No more history lessons. I passed by the Byzantine church of Agia Sophia. It is neat and stands at a picturesque position: I learned that marriages take place here. Oh well, there are very exquisite weddings propably. I do hope of course, the guests would not read the bloody history of the castle …

The hammam is partly ruined, littered with spray-paint and scented like…a… toilet. Sad…

I moved to the south. The sea was bringing a very sweet smell of seaweed and clams. I walked on the spring weeds which besiege the old pavement, the main market street of the old Methoni. “In this road , during the second Ottoman Empire i.e. after 1715 there was in full operation one of the largest slave markets of the Mediterranean. Women and children were scattered on benches waiting to be sold” told me yesterday on the phone a friend, an archaeologist from Pylos.

The good thing at the so beautifully preserved but not so popular forts is that you can stop and enjoy the serenity, away from the hordes of tourists (no, here there are no such hordes …) and to imagine how life was once here. You need a good ground plan of course, and tons of imagination. This castle though gives a good chance for such thoughts.

I passed the house relics and the great bastions. The eastern rampart of the entrance was built in the second period of Venetian rule (1686-1715), during the works of enlargement of the moat that surrounded the fortifications on the landward side, a project implemented by General Antonio Loredan.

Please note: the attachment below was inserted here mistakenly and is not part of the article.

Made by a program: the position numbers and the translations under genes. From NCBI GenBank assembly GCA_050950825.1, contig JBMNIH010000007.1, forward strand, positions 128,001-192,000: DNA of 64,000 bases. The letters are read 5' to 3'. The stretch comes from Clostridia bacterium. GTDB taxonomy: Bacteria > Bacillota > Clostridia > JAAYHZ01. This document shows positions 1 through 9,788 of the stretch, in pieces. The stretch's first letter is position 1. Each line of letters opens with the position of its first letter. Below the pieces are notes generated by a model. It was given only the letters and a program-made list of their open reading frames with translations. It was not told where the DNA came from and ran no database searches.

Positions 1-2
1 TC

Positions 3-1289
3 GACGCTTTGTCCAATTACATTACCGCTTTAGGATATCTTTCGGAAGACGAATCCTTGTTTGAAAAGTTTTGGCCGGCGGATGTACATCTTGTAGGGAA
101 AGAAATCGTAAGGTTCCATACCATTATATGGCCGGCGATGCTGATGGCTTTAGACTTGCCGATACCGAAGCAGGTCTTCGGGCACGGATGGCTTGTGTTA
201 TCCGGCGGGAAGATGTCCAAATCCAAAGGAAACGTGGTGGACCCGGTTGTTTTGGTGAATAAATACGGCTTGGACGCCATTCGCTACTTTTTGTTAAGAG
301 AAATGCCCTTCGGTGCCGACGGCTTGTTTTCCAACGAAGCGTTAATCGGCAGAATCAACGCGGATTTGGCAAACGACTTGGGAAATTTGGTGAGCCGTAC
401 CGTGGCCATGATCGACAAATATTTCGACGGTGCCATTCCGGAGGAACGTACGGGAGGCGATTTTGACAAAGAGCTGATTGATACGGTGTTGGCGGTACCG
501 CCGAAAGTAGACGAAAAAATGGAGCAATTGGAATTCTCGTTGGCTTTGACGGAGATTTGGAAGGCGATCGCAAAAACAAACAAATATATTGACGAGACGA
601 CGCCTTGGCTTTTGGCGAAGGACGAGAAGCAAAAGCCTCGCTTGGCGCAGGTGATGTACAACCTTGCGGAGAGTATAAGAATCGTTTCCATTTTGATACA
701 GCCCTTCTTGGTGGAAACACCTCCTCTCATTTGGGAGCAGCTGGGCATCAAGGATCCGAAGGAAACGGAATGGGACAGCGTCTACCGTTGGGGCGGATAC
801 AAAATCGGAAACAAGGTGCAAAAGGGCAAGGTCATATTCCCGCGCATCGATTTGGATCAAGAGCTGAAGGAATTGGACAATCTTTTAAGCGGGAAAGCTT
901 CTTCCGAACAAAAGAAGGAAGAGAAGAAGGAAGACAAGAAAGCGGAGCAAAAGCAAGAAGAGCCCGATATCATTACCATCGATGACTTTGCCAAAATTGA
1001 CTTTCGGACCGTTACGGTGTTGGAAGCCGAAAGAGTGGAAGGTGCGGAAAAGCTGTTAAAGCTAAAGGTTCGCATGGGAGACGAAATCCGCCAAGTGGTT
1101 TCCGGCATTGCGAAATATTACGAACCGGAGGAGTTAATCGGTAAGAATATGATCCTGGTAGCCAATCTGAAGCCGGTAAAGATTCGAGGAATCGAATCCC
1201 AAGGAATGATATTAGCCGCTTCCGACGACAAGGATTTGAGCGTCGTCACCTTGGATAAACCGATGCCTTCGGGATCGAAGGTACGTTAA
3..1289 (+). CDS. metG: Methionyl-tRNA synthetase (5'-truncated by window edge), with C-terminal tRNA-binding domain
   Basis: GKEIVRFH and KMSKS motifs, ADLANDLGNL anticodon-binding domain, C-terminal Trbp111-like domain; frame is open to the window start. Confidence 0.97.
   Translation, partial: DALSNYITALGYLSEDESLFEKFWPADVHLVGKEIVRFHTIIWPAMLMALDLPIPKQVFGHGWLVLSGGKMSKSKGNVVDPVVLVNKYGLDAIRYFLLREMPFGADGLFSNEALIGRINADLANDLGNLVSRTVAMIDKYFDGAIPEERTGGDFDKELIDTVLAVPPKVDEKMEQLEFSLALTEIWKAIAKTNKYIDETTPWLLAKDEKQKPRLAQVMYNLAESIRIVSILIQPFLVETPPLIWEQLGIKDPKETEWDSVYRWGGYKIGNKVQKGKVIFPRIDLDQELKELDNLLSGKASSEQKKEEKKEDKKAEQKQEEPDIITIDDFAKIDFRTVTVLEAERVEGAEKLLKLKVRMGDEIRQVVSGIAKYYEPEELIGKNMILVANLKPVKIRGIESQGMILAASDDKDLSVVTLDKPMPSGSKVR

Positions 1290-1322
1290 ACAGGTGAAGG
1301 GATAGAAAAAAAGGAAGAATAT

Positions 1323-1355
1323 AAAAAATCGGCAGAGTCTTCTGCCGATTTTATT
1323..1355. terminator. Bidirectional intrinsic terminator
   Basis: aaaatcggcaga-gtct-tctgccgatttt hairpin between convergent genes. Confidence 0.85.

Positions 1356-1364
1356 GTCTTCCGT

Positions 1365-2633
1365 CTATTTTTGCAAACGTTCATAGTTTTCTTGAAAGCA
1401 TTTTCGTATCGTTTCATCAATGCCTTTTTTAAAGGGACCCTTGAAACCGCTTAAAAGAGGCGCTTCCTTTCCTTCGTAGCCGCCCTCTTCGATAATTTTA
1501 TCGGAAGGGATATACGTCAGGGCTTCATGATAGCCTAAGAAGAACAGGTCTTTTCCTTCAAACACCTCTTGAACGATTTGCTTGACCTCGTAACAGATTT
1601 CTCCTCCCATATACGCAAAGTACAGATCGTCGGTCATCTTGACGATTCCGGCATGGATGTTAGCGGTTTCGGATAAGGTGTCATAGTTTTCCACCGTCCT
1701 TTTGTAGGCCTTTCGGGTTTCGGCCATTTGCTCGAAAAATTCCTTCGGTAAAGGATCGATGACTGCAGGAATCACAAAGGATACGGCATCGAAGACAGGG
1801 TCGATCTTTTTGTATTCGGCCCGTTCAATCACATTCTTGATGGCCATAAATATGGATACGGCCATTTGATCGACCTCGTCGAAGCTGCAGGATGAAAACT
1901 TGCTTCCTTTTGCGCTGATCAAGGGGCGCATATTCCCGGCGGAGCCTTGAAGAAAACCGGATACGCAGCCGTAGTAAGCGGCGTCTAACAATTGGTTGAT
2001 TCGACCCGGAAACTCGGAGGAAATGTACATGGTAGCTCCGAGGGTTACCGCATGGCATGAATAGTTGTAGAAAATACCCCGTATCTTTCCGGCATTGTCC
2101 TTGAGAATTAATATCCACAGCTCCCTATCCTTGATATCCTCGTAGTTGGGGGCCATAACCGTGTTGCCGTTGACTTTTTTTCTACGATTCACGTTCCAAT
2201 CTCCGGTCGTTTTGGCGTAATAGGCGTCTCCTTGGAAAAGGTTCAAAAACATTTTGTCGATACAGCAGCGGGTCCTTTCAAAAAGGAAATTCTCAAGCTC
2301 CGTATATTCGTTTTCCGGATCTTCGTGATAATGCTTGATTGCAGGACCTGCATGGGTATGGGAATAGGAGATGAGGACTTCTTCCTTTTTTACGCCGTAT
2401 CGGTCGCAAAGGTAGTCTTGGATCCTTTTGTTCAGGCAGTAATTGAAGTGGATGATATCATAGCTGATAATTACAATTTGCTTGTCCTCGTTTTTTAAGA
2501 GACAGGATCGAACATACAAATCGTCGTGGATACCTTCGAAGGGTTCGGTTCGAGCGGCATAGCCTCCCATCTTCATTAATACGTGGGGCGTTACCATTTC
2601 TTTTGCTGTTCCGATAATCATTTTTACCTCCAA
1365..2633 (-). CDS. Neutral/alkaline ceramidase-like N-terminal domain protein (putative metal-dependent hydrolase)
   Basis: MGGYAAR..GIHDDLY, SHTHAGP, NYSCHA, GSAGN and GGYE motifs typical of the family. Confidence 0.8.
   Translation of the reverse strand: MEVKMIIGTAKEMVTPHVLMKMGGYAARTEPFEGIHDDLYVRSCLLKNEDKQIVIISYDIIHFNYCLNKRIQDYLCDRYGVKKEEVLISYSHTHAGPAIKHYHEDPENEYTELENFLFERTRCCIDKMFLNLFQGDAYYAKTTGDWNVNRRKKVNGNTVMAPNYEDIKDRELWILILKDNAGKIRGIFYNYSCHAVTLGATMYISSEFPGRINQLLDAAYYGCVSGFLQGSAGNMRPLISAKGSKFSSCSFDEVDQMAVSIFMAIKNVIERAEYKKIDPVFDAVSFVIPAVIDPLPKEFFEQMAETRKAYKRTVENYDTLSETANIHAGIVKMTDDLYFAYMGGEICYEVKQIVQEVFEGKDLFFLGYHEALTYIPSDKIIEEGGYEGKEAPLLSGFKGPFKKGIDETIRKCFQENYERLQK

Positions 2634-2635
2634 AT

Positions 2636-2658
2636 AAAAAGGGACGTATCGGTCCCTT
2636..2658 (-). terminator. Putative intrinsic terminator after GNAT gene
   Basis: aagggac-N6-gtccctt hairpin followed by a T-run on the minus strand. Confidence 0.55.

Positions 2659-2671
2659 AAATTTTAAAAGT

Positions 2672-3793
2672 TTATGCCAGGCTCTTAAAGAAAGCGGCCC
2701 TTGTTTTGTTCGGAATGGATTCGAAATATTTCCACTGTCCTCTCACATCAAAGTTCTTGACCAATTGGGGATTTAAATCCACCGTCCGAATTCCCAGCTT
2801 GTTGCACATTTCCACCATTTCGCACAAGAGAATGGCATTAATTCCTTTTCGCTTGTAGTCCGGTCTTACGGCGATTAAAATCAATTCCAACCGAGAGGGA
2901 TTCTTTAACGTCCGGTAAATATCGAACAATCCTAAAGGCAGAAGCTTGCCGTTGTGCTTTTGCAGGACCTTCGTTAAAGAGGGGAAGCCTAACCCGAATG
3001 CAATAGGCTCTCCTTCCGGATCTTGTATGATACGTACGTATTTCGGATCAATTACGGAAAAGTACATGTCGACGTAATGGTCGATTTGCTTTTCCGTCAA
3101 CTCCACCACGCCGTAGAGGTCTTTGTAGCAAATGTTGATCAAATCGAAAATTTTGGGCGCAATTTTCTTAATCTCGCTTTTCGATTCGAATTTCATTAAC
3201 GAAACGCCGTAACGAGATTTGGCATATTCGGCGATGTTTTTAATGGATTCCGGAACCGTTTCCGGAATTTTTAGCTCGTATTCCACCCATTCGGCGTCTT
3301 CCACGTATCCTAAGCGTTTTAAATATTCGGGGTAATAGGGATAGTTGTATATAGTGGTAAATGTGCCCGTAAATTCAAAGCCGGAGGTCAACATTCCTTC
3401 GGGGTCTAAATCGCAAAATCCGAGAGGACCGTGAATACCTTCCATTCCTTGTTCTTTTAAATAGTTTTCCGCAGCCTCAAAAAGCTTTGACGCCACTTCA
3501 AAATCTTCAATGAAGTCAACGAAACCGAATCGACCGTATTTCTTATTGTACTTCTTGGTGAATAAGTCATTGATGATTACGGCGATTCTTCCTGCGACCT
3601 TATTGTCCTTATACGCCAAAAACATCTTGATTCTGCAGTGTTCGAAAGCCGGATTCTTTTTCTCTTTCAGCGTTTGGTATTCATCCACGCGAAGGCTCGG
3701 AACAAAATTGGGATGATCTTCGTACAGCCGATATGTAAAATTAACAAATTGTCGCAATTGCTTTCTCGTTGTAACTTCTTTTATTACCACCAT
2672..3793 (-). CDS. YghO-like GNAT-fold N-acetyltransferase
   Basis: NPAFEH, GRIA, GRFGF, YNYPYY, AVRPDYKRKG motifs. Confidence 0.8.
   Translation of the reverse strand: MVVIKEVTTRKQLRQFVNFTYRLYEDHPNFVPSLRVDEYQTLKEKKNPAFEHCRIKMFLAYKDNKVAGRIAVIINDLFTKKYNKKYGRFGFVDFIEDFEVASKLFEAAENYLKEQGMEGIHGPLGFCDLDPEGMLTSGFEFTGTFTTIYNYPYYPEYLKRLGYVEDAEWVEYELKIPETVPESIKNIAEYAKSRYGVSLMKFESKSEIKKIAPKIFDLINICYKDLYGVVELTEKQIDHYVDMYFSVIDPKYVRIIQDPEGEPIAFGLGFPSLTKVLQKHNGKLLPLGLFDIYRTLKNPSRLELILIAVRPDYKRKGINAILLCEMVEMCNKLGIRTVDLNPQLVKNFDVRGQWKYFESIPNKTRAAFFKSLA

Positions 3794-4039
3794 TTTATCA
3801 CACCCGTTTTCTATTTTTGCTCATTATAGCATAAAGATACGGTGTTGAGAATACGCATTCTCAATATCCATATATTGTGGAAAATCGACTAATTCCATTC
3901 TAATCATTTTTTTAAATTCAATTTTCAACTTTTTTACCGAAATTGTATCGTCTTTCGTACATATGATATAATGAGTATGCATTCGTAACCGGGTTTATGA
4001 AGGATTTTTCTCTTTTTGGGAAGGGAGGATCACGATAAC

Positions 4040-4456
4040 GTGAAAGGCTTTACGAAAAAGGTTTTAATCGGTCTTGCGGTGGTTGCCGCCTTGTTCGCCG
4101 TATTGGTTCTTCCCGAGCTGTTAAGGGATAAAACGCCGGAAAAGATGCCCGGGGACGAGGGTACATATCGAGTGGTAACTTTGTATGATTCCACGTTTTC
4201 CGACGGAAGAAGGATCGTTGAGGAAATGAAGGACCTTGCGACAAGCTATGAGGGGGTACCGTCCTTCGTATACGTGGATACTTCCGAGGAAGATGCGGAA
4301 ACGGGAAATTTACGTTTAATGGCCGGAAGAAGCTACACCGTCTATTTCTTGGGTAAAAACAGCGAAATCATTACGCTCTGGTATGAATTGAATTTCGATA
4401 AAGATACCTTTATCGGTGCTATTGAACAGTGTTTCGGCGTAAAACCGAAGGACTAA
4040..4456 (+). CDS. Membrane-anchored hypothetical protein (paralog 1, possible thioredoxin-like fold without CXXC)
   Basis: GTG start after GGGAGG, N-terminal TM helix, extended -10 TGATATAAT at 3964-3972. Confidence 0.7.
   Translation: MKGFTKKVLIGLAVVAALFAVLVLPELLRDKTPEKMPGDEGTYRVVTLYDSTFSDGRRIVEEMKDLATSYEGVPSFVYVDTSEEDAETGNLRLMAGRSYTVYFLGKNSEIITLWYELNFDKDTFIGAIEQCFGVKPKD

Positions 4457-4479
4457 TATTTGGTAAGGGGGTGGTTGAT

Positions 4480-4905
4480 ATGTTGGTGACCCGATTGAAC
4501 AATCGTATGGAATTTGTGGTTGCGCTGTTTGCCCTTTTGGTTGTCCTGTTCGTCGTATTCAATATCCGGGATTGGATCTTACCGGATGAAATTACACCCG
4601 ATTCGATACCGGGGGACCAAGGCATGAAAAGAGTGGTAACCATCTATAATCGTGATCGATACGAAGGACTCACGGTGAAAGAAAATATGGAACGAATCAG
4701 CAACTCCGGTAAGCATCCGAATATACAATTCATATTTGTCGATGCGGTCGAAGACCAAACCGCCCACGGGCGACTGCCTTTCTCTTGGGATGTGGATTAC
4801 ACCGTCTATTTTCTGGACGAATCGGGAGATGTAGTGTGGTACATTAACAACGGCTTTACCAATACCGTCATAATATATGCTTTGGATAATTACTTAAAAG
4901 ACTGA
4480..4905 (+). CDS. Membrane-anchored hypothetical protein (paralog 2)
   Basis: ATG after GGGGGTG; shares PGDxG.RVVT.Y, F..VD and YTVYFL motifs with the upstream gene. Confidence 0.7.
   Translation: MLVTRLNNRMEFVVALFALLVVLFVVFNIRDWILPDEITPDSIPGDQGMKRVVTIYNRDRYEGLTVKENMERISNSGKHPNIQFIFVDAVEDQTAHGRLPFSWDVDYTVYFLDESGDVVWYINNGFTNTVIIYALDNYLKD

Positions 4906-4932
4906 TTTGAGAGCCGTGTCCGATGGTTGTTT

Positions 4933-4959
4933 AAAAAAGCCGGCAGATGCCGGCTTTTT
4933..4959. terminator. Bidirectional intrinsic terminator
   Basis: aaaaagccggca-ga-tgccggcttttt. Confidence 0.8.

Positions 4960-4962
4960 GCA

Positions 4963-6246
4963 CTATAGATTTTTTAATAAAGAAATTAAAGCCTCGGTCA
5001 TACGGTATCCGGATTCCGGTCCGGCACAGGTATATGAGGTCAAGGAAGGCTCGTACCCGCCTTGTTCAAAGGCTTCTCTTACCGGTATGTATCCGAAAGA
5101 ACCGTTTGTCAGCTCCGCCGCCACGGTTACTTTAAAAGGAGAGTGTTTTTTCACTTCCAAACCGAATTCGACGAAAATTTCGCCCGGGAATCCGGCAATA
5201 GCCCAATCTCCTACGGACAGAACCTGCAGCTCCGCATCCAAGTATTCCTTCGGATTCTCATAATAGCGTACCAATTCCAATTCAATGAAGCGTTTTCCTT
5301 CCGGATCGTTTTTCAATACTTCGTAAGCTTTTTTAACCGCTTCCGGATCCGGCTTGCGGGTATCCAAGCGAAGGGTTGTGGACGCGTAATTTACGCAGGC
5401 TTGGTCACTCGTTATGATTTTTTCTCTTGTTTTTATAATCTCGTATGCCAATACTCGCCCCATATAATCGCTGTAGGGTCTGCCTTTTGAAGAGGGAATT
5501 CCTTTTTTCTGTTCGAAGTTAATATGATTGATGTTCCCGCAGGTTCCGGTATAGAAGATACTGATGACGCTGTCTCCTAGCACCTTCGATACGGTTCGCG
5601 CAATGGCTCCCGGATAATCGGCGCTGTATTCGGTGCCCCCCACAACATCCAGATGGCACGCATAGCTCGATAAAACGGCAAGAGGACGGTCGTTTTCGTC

The western rampart (rampart Bembo) was constructed in the 15th century. The rest of the north side of the wall has changed various aspects until the early 18th century and from then to now remained the same.

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Yes, okay… well, the story says so … but life? How was it then? How did the Knights live here, how were the slaves scattered all along the street market? What was really happening here under the sieges, how did panic spead when enemy galleons were approaching from the sea close to the straits of Sapienza island?

Questions…I voice them too… but no one answers. No one but two cats arguing for a mackerel which slipped from a fisherman’s basket outside the walls.
I pass the gate of the sea which form two square towers of 16 meters height each. White rocks and sea urchins decorate the shallow depths over for the last Bourtzi octagonal tower. It was a prison and a place of executions during theTurkish occupation. Today it’s a pigeons roost, echoing the seawaves like a huge speaker. Little light falls on the green moistured walls, the brick vault, the rusty bars. I shudder at the thought of all those who left their last breath here . Perhaps someone more sensitive than myself might be able to listen to their cries…from the other world …

Heavy clouds spoil the dazzling sunset which typically someone sees and enjoys from the ramparts. I walk at the east side, outside  the walls, on the beach. Red boats mirrored in the clear sand sea bottom. A thoughtful fisherman reflected on his poor catch. Only one big white seabream shimmers in the basket.

“E.. Uncle Nick … anything today? ” I yelled.
“Baaah… Nothing much… Well … Did you see a cat or two that stole a mackerel from my basket?” he asked.

I did not betray the cats… I said I did not see any cats and I walked slowly on the crispy sand…

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Where am I?

Methoni is located in the southwest edge of the Peloponnese. The quickest way to get there is through KalamataPylos.